This EITI Standard consists of two chapters: chapter one, Implementation of the EITI Standard; and chapter two, Governance and management.
Chapter one, Implementation of the EITI Standard, includes:
- The EITI Principles, which were agreed by all stakeholders in 2003. These Principles lay out the general aims and commitments by all stakeholders.
- The EITI Requirements, which must be adhered to by countries implementing the EITI.
- A section on EITI Board oversight of EITI implementation, which outlines the time frames that implementing countries must adhere to and the consequences of lack of progress with meeting the EITI Requirements.
- Overview of Validation. Validation provides stakeholders with an impartial assessment of progress in EITI implementation towards meeting the requirements of the EITI Standard.
- The protocol “Participation of civil society”, which sets out requirements and expectations regarding civil society participation in EITI implementation.
- Expectations for EITI supporting companies.
- The Open data policy.
Chapter two addresses the EITI’s Governance and management. It includes: the Articles of Association, which address how the EITI Members’ Association is governed and the EITI Openness policy, which addresses how the EITI itself should be transparent. Each constituency of the Association has agreed Constituency guidelines. It also includes the EITI Association code of conduct which establishes expectations for conduct for all EITI Board Members, their alternates, Members of the EITI Association, national and international secretariat staff and members of multi-stakeholder groups.
The EITI Principles lay out the general aims and commitments by all stakeholders.
A country intending to implement the EITI is required to undertake a number of steps before applying to become an EITI country. These steps relate to government commitment (1.1), company engagement (1.2), civil society engagement (1.3), the establishment of a multi-stakeholder group (1.4) and agreement on an EITI work plan (1.5). When the country has completed these steps and wishes to be recognised as an EITI implementing country, the government should submit an EITI Application to the EITI Board.
The EITI Requirements are minimum requirements and implementing countries are encouraged to go beyond them where stakeholders agree that this is appropriate. Stakeholders are encouraged to consult additional guidance materials on how to best ensure that the requirements are met.
This section outlines the procedures and criteria that the EITI Board uses in overseeing and validating EITI implementation. This includes the time frames established by the EITI Board for publication of EITI data and oversight of the Validation process.
Validation is an essential feature of the EITI process. It serves to assess performance and promote dialogue and learning at the country level. It also safeguards the integrity of the EITI by holding implementing countries to the same global standard. It is intended to provide all stakeholders with an impartial assessment of whether EITI implementation in a country is in line with the provisions of the EITI Standard. The Validation report, in addition, seeks to identify the impact of the EITI in the country being validated, the implementation of activities encouraged by the EITI Standard, lessons learnt in EITI implementation, as well as any concerns stakeholders have expressed and recommendations for future implementation of the EITI.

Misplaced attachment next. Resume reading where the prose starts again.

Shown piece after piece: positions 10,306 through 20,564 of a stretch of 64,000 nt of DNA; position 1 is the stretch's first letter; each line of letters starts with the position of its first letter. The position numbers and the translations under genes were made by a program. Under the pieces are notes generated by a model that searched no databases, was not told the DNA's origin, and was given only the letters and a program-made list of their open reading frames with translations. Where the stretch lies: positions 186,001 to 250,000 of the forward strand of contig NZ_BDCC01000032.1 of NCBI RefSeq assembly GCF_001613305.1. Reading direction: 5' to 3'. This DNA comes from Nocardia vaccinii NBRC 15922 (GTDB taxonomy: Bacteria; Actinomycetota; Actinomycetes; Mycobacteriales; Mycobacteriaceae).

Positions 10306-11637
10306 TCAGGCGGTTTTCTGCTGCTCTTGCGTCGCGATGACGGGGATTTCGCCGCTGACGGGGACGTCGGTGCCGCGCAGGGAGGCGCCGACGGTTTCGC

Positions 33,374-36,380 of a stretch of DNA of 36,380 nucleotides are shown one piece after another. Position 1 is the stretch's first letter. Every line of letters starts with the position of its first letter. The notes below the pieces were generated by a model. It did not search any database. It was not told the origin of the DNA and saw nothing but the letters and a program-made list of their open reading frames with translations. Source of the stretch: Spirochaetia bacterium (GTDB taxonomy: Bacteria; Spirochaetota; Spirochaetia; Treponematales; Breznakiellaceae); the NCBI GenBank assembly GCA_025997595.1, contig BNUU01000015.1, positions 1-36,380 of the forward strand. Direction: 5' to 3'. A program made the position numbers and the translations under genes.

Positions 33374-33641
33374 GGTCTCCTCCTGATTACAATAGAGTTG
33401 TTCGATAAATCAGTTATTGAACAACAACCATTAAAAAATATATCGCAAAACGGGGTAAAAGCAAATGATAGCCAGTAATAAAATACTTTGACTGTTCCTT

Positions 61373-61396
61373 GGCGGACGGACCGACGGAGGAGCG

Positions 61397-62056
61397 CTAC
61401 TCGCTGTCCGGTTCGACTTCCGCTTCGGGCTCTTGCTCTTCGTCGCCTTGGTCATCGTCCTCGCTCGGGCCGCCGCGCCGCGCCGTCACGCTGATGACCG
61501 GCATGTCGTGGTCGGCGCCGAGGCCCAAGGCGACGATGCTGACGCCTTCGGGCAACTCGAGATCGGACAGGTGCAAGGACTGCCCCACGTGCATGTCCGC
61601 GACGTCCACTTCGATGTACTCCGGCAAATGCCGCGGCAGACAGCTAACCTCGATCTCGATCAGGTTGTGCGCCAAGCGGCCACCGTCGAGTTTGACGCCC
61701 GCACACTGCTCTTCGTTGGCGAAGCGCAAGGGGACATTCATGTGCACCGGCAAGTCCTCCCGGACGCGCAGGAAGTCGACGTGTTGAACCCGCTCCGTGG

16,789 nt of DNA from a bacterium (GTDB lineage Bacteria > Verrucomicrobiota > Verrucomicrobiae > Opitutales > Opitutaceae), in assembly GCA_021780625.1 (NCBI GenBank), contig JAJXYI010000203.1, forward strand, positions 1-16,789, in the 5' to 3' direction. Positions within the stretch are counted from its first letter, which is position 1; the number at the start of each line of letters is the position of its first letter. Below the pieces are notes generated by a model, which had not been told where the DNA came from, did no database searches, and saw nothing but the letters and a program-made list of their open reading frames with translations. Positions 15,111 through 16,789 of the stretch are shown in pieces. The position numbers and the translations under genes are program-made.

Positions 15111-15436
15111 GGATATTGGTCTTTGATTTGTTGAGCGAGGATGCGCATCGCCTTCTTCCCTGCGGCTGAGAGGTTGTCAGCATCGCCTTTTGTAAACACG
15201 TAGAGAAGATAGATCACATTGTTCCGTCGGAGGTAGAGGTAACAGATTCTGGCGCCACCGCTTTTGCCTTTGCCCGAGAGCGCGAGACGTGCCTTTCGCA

The civil society protocol sets out requirements and expectations regarding civil society participation in EITI implementation.
Supporting companies uphold the EITI Standard through reporting in EITI implementing countries where they operate. Supporting companies are also encouraged to participate in multi-stakeholder groups and to actively engage in the EITI process in implementing countries.
EITI supporting companies further support EITI implementation through their membership in the EITI Association, by meeting this set of Expectations and an annual financial contribution to the international management of the EITI.
This policy contains recommendations on open data in implementation of the EITI within the agreed scope of EITI implementation at the national level. It complements the requirements regarding open data as per Requirement 7. It builds on lessons emerging from national level implementation and emerging international best practice and encourage systematic disclosure.
The Articles of Association are an integral part of the EITI Standard. The Articles were reviewed at the Global EITI Conference in Paris 2019 and adopted by the Members' Meeting on 17 June.
The EITI is a non-profit association organised under Norwegian law.
The documents of the EITI are public, except as otherwise provided in the EITI Openness policy.
The report of the International Advisory Group, as adopted by the Oslo Conference in October 2006, recommended that ‘Each of the constituencies should agree how they wish to be represented on the proposed Board. This requires prior consideration by each constituency of how they define those eligible (i) to be selected as representatives; and (ii) to be involved in the selection process’.
The constituencies are defined in the EITI Articles of Association, which also determine the size of the constituencies’ membership on the association and the number of seats on the EITI Board. Some of the EITI constituencies are informally sub-divided.
The EITI Board adopted the Code of Conduct in March 2014.
This Code of Conduct applies to all EITI Board members, their alternates, Members of the EITI Association, secretariat staff (national and international), and members of multi-stakeholder groups.